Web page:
Tag Archives: Portland Mayor

PDX mayoral race: Movers, shakers and moneymakers

From left to right: Eileen Brady, Charlie Hales, Jefferson Smith

By Janice Thompson, Contributing Columnist

The 2012 Portland mayoral primary season started earlier than usual (in the spring of 2011) when two candidates, Eileen Brady and Charlie Hales, formed their political action committees in anticipation of facing Mayor Sam Adams’s reelection bid. Comparatively, when Tom Potter ran for mayor in 2004 his first contribution came on Sept. 29, 2003, even though his major opponent was a City Council member, Jim Francesconi, with significant fundraising capacity.

Taking on an incumbent is tough so presumably Brady and Hales perceived Mayor Adams as more vulnerable than typical Portland incumbents. As reported by Willamette Week in January 2004, City Council incumbents had lost only five times in 121 contests since 1970. After Mayor Adams’ announcement that he wouldn’t run for re-election another candidate, Jefferson Smith, entered the race.

Though there are other mayoral candidates running for election, this analysis will focus on Brady, Hales, and Smith. This article focuses on these three, because, like it or not, the political reality is that viability is linked to fundraising capacity. Brady has raised the most money: $447,085 as reported through Jan. 2, followed by Hales with $249,037, and Smith with $155,358. Hales and Smith have spent less money, so their cash availability is $110,466 and $104,258, respectively, compared to Brady’s $147,959 campaign liquidity. (See Table 1.)

Smith started later than Brady and Hales, hence his current third place spot in the fundraising race. That Smith has the capacity to catch up with his opponents is indicated by his fundraising per day average of $1,425, which compares to daily fundraising averages of $1,796 and $1,107, respectively for Brady and Hales. These daily averages also indicate the role that fundraising plays in how candidates spend their time. Continue reading

Mayoral candidate Jefferson Smith talks to Street Roots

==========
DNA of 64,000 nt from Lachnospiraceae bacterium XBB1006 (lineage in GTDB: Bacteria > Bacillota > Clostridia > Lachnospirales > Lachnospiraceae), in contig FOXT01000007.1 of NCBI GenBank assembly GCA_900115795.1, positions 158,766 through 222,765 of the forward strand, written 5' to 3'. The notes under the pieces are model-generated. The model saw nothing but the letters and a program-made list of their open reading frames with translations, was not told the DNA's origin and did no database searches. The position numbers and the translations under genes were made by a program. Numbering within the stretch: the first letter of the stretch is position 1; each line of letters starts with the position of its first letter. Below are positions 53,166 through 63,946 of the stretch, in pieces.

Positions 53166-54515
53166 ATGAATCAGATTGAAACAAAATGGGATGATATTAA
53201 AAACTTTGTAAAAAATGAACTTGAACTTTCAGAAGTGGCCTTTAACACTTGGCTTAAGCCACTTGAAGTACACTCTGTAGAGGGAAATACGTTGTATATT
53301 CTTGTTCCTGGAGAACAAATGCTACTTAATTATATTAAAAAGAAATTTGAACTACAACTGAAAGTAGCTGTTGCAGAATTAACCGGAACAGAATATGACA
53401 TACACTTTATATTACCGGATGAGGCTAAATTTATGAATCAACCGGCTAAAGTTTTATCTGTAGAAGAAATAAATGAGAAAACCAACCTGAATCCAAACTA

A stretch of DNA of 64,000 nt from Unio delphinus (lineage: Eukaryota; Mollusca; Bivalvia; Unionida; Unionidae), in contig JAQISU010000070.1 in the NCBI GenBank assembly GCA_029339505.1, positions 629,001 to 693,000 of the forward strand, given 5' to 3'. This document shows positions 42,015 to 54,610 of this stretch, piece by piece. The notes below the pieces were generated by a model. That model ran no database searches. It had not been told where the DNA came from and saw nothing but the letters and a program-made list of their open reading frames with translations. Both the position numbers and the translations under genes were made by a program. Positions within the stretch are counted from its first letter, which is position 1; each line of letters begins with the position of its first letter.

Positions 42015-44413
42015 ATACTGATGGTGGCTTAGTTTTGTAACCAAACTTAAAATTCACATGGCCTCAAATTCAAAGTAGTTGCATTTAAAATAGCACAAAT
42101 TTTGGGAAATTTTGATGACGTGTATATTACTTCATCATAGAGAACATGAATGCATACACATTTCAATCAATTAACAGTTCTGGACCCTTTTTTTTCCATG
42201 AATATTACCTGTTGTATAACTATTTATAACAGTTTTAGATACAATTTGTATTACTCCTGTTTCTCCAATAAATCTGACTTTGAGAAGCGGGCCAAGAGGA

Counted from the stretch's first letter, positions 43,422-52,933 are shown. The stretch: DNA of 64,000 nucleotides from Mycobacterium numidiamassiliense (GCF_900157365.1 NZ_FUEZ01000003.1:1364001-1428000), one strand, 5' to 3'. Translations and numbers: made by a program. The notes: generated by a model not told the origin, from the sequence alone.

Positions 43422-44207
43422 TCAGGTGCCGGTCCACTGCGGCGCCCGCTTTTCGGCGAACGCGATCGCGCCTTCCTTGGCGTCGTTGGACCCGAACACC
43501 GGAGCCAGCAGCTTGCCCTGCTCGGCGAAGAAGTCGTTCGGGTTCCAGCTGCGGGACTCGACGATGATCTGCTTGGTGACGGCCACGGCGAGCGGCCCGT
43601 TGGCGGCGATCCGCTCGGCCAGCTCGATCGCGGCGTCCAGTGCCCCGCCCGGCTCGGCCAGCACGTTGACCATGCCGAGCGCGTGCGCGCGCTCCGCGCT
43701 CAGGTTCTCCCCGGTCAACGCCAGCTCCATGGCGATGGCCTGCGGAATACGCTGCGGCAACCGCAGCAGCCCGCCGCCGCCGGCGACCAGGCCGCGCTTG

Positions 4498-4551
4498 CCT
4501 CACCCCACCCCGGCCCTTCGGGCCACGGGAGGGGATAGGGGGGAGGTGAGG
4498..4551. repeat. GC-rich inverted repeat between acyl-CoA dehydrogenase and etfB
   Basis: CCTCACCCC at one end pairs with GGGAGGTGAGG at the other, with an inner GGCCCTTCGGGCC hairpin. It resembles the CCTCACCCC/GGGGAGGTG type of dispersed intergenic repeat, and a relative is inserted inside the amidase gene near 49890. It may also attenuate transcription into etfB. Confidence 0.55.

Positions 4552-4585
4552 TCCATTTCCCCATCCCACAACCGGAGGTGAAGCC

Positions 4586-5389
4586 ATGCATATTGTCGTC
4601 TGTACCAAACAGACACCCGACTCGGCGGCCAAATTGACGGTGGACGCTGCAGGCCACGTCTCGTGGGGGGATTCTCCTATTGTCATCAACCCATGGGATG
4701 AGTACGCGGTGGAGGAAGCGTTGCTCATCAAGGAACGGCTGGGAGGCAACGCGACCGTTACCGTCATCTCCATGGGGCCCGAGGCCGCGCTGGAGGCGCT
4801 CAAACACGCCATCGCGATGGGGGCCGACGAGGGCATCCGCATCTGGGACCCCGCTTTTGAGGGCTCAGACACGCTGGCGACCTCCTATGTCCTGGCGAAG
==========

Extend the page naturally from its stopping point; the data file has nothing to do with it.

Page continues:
By Jake Thomas, Staff Writer

Jefferson Smith hopes to make history next year by becoming the first mayor to come from east of 82nd Avenue.

Since 2008, Smith has represented part of East Portland in the Oregon House of Representatives and has been a champion for a part of town that has often been overlooked by City Hall and faces challenges in education, transportation and poverty. Smith grew up in Portland where he attended Grant High School. He went on to graduate from Harvard Law School. After taking a high-paying job at a law firm, he left to start the Oregon Bus Project, a nonprofit venture that seeks to increase civic participation through get-out-the-vote and voter-registration initiatives.

While serving in the House, Smith, 38, has worked on how the state manages water, helped upgrade schools, made budgets more transparent, made it easier to register to vote and even made national headlines by rickrolling the Legislature to the tune of Rick Astley’s “Never Gonna Give you Up.”

Jake Thomas: You’ve long campaigned for greater reinvestment in East Portland, home to a large population of immigrants, families in poverty and working-class communities. What are some concrete things you are going to do for this part of town as mayor?

Jefferson Smith: [Scribbles down points on a legal pad.] Six things. One: Using economic diversity as a lens through which we make planning decisions. When we have built developments in inner Portland we have often not done enough to avoid displacing housing that’s displaced by that development elsewhere, including largely in East Portland.

Two: As we make affordable housing investments, making sure that our design review process, while not making it more cumbersome, makes sure to improve the flavor of the neighborhoods.

Third: Looking for some centers of excellence in the area, including the plan for the Gateway Education Center.

Fourth: The safety on the MAX line is something I’ve been working on for the past year and a half with a bunch of people to try and find low-cost alternatives to improve safety on the MAX line. Crime on TriMet is down everywhere in the city except for east of 82nd Avenue. Continue reading

Mayoral candidate Eileen Brady talks with Street Roots

By Jake Thomas

Eileen Brady is perhaps best known for founding New Seasons Market with her husband Brian Rohter, a chain of stores that has drawn national attention for stocking its shelves with products from local and sustainable sources. But Brady is hoping to leave an even bigger mark on Portland by getting elected mayor. Aiming to bring her “results-driven approach” to city hall, Brady wants to make Portland a place that is both sustainable and nurturing toward businesses.

While Brady serves or has served on the board of multiple nonprofit and government entities and her name was thrown around as potential candidate for U.S. Senate in 2008, she came from more humble origins. Shortly after graduating from Evergreen State College in Olympia, Wash., she moved to Portland as a young mother and started working at Nature’s Fresh Northwest, a precursor to New Seasons, for $5 an hour, eventually rising to human resources director.